First timer?  In this once-a-day blog, I have my computer select a random latitude and longitude that puts me somewhere in the continental United States.  I call this “landing.”  I keep track of the watersheds I land in, as well as the towns I land near.  I do some internet research to hopefully find out something of interest about my landing location.  To find out more about A Landing A Day (like who “Dan” is, and what the various numbers and abbreviations mean), please check out “About Landing,” above.

Dan –  Drum roll please . . . today marks the 100th landing in the most OS state of all . . . MT; 100/80; 5/10; 18; 166.1.  Nice numerology, with 80 the number of hits that MT should have.  This leads me to contemplate on just how out-of-whack the three largest states (TX, CA and MT) are:

  State                  # of Landings It Should Have                                          Actual # of Landings

   TX                                                145                                                                113

   CA                                                  89                                                                  77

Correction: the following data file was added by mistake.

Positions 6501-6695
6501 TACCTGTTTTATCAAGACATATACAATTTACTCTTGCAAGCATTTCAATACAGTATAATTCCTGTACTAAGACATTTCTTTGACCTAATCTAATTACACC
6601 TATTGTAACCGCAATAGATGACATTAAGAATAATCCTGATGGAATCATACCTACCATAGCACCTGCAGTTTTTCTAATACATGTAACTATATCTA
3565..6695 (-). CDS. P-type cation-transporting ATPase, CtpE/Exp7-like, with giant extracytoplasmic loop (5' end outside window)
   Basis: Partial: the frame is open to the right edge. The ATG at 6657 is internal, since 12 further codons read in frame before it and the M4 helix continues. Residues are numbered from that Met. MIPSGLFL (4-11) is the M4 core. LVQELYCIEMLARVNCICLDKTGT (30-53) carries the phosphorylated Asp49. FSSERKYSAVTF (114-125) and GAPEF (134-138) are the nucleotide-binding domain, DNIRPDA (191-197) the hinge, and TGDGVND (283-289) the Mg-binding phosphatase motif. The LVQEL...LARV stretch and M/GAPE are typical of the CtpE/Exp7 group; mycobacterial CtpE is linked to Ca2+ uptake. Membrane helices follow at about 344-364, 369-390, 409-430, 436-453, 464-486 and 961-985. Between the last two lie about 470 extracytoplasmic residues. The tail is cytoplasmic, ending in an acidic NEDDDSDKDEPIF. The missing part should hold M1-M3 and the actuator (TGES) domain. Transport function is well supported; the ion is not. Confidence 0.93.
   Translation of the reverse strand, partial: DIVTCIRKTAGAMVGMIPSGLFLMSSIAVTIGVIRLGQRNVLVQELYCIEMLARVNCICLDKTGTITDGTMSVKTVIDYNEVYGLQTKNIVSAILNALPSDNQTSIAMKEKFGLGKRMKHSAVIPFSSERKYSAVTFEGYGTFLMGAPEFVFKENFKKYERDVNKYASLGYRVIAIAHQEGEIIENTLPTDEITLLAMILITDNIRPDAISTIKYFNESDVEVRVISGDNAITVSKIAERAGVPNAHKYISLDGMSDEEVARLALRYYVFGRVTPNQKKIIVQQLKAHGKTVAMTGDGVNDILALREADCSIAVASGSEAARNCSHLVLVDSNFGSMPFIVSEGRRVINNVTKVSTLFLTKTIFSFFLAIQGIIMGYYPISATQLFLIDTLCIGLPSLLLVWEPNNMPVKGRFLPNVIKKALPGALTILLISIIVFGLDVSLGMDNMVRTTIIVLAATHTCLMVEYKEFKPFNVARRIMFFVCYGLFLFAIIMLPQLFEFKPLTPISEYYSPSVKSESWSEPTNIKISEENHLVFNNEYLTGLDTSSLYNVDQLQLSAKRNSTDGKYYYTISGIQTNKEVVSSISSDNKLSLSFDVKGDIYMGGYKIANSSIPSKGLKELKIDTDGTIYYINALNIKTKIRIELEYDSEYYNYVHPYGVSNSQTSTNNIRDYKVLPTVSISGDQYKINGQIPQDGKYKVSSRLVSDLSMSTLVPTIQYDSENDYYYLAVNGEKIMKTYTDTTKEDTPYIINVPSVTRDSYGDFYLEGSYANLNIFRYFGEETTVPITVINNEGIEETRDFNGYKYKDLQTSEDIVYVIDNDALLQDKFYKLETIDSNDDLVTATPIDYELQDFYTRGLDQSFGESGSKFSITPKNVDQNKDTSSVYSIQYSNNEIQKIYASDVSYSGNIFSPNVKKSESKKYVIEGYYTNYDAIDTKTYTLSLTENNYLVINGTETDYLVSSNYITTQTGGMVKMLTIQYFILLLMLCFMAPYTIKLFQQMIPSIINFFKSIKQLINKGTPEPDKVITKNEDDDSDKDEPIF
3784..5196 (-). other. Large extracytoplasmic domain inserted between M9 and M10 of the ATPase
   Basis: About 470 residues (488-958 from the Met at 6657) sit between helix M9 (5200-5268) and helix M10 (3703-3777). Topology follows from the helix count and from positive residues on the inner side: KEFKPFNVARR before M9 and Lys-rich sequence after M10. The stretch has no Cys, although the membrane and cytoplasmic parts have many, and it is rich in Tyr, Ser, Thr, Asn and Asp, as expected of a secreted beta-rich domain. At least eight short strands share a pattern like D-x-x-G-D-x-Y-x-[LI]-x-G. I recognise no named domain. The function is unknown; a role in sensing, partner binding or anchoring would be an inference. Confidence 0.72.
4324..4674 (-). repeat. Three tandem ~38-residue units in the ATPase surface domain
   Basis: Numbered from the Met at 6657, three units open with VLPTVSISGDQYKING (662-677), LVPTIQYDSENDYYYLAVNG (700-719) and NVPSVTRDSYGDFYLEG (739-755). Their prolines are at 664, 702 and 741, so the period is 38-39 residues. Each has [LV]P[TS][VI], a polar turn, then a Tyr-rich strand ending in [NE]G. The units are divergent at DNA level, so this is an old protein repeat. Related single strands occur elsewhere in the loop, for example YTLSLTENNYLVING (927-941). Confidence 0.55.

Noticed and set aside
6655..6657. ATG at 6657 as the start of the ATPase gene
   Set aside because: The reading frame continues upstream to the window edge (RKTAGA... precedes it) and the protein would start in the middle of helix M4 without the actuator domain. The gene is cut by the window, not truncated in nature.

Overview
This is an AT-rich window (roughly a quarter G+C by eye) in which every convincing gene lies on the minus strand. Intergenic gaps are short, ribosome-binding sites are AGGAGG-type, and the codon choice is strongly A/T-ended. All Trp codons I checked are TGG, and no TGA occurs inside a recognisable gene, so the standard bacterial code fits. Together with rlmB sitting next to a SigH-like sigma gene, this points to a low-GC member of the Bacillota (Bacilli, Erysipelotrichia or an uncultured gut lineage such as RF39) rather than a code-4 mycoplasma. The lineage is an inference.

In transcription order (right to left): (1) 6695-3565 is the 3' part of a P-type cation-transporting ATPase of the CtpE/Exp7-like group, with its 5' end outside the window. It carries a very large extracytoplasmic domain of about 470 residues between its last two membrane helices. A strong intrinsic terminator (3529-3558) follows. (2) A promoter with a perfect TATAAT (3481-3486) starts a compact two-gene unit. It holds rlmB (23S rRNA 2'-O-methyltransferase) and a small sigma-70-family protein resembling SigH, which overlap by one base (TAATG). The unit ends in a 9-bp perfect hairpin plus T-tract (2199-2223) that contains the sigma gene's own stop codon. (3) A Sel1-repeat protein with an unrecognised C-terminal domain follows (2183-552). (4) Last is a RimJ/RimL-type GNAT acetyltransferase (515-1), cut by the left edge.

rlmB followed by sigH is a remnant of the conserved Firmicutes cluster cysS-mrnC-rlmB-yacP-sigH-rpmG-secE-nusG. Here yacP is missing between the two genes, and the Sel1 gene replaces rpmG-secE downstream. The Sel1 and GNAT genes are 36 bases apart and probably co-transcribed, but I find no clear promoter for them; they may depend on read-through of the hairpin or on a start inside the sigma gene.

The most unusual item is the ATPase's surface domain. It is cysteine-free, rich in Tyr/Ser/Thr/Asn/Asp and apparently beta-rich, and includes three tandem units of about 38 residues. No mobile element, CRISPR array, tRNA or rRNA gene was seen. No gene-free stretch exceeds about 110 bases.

MT                                                  80                                                               100

For the second time, I landed in the Little Bighorn R watershed; on to the Bighorn (16th hit); on to the Yellowstone (43rd hit); on the Missouri.  That puts the Yellowstone in 13th place, just one hit behind the Atchafalaya.

Not only was this my second landing in the Little Bighorn watershed, this was my second landing near the town of Lodge Grass.  Here’s my landing map (today’s landing is the one further away from Lodge Grass):


Here’s a broader view showing the relationship of these two landings to the Little Bighorn Battlefield (which I temporarily marked with a lat/long marker).  The battlefield is about 17 or 18 miles north of Lodge Grass.


Here’s an even broader view:


I just noticed something:  the east-west MT/WY line is exactly 45 degrees latitude! (Joining, at least in principle, the east-west NE/KS border, which is exactly 40 degrees latitude.)

It turns out that my other Lodge Grass landing was quite recent:  August 1, 2008.  Dan, here’s my landing email to you from August:

Dan –  I was so hoping to avoid a return to 170.  I’m not there yet, but it ain’t looking good:  MT; 88/71; 3/10 (1/7); 1; 169.0.   A new river (and a notable river at that):  the Little Big Horn.  The Little Big Horn flows to the Big Horn (14th hit); on to the Yellowstone (38th hit); on to the Missouri.  I landed about 20 miles south of the battlefield site, near the town of Lodge Grass, with about 500 people.  From Wikipedia, here’s a list of notable residents: